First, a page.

45 */4 * * * /usr/bin/test -x /usr/local/cpanel/scripts/update_mailman_cache && /usr/local/cpanel/scripts/update_mailman_cache
15 */6 * * * /usr/local/cpanel/scripts/recoverymgmt >/dev/null 2>&1

As you can see, all standard CPanel cron jobs. So, that reads and outputs the file. I guess the next step is to somehow separate the actual times from the command being executed? Or would you do that some other way? Such as, telling it to look for a * or a number and then sorting the crons later?

Re: Parsing data with ruby

file = File.new("crontab.out", "r")
while (line = file.gets)
    parts = line.split(' ')
    puts "min = #{parts[0]}"
    puts "hour = #{parts[1]}"
    ...
    puts "day of week = #{parts[4]}"
end
file.close
Joe got a job, on the day shift, at the Utility Muffin Research Kitchen, arrogantly twisting the sterile canvas snout of a fully charged icing anointment utensil.

Re: Parsing data with ruby

Hmm, that gives me an interesting output.

]# ruby cron3.rb 
min = 10,25,40,55
hour = *
day of week = *
min = 30
hour = */4
day of week = *
min = */5
hour = *
day of week = *
min = 9
hour = 1
day of week = *
min = 45
hour = */8
day of week = *
min = 45
hour = 2
day of week = *
min = 0
hour = 1
day of week = *
min = 35
hour = *
day of week = *
min = 30
hour = */2
day of week = *
min = 15
hour = */2
day of week = *
min = 0
hour = 6
day of week = *
min = 2,58
hour = *
day of week = *
min = 0
hour = 0
day of week = *
min = 0
hour = 6
day of week = *
min = 45
hour = */4
day of week = *
min = 15
hour = */6
day of week = *

So, thus far I can list the contents of a text file containing cron output, and I can generate a list of the cron execution times based on minutes, hours and day of the week.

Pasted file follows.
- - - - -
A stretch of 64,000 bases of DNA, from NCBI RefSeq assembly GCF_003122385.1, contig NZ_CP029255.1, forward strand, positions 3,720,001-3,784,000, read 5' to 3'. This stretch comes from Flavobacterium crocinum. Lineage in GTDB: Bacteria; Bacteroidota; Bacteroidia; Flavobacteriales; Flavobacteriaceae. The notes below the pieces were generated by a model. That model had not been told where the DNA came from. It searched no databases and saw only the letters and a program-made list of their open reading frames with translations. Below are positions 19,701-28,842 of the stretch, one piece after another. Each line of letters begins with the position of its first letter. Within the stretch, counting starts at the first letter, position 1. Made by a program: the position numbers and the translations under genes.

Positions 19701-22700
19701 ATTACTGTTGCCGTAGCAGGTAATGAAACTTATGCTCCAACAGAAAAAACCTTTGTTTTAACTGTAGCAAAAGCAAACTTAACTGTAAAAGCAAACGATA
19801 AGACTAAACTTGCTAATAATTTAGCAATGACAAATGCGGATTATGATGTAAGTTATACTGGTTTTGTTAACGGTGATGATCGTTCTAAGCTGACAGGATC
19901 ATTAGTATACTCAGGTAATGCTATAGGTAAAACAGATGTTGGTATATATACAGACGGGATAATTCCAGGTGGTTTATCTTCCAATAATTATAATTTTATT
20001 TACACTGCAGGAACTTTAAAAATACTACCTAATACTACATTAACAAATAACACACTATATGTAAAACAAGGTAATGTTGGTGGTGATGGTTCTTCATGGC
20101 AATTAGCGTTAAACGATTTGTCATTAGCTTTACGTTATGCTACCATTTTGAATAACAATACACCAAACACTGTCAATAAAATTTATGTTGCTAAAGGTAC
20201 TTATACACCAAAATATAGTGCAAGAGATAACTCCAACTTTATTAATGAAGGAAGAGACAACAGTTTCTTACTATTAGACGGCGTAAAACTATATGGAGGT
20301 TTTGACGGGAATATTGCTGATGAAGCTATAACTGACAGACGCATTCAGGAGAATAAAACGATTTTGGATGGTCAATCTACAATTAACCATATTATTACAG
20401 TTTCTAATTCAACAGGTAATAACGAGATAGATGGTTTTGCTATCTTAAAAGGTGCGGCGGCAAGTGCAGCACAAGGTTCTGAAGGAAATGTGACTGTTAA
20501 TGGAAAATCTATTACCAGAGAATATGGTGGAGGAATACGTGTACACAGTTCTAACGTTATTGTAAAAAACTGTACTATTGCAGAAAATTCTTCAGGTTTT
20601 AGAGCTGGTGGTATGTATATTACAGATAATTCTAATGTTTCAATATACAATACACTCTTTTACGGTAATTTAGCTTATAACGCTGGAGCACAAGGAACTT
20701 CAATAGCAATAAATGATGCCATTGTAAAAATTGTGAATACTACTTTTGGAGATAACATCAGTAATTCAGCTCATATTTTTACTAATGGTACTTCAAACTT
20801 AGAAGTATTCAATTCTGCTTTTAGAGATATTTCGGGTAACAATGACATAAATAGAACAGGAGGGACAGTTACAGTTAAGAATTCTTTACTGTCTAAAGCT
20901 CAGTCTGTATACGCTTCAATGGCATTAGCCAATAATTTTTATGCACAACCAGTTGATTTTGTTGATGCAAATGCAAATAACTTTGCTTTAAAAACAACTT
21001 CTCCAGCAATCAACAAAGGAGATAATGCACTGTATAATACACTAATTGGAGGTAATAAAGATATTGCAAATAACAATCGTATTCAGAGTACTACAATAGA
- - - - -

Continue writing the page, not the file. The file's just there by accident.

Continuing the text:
Based on the way this is listed, I'm guessing that every 3 rows is a different cron job? I.e. this would be the first two cron jobs in the list:

hour = *
day of week = *
min = 30
hour = */4
day of week = *
min = */5

Or am I interpreting that wrong?

Re: Parsing data with ruby

No you have it right,  I left off two of the array elements, thinking you could fill in the ... with the appropriate code,  an exercise left to the reader :>

Let's clean it up so it's complete and easier to read:

file = File.new("crontab.out", "r")
while (line = file.gets)
    parts = line.split(' ')
    puts "min = #{parts[0]}, hour = #{parts[1]}, day of month = #{parts[2]}, month = #{parts[3]}, day of week = #{parts[4]}"
end
file.close

Last edited by BradHodges (2011-11-08 19:45:20)

Joe got a job, on the day shift, at the Utility Muffin Research Kitchen, arrogantly twisting the sterile canvas snout of a fully charged icing anointment utensil.

Re: Parsing data with ruby

OH! I'm sorry, I didn't know you wanted me to fill that in. If you want me to work on something specific just add a comment in the code or let me know in the post and I'll tackle it.

Re: Parsing data with ruby

Not a problem,  in my last post there was a minor syntax error,  I've since corrected the post,  but see if you can figure it out first befor you look at the corrected post.

To explain what's ging on,  the split function of a string will split the string into an array based on the argument,  so

line.split(' ')

will split the String 'line' on the space character,

parts = "1 2 3 4 5".split(' ')

will return an array, (zero based index),  so after that call:

parts[0] = "1"
parts[1] = "2"
parts[2] = "3"
...

parts = "1,2,3,4,5".split(',')

would produce the same result

Joe got a job, on the day shift, at the Utility Muffin Research Kitchen, arrogantly twisting the sterile canvas snout of a fully charged icing anointment utensil.

Re: Parsing data with ruby

BradHodges wrote:

Not a problem,  in my last post there was a minor syntax error,  I've since corrected the post,  but see if you can figure it out first befor you look at the corrected post.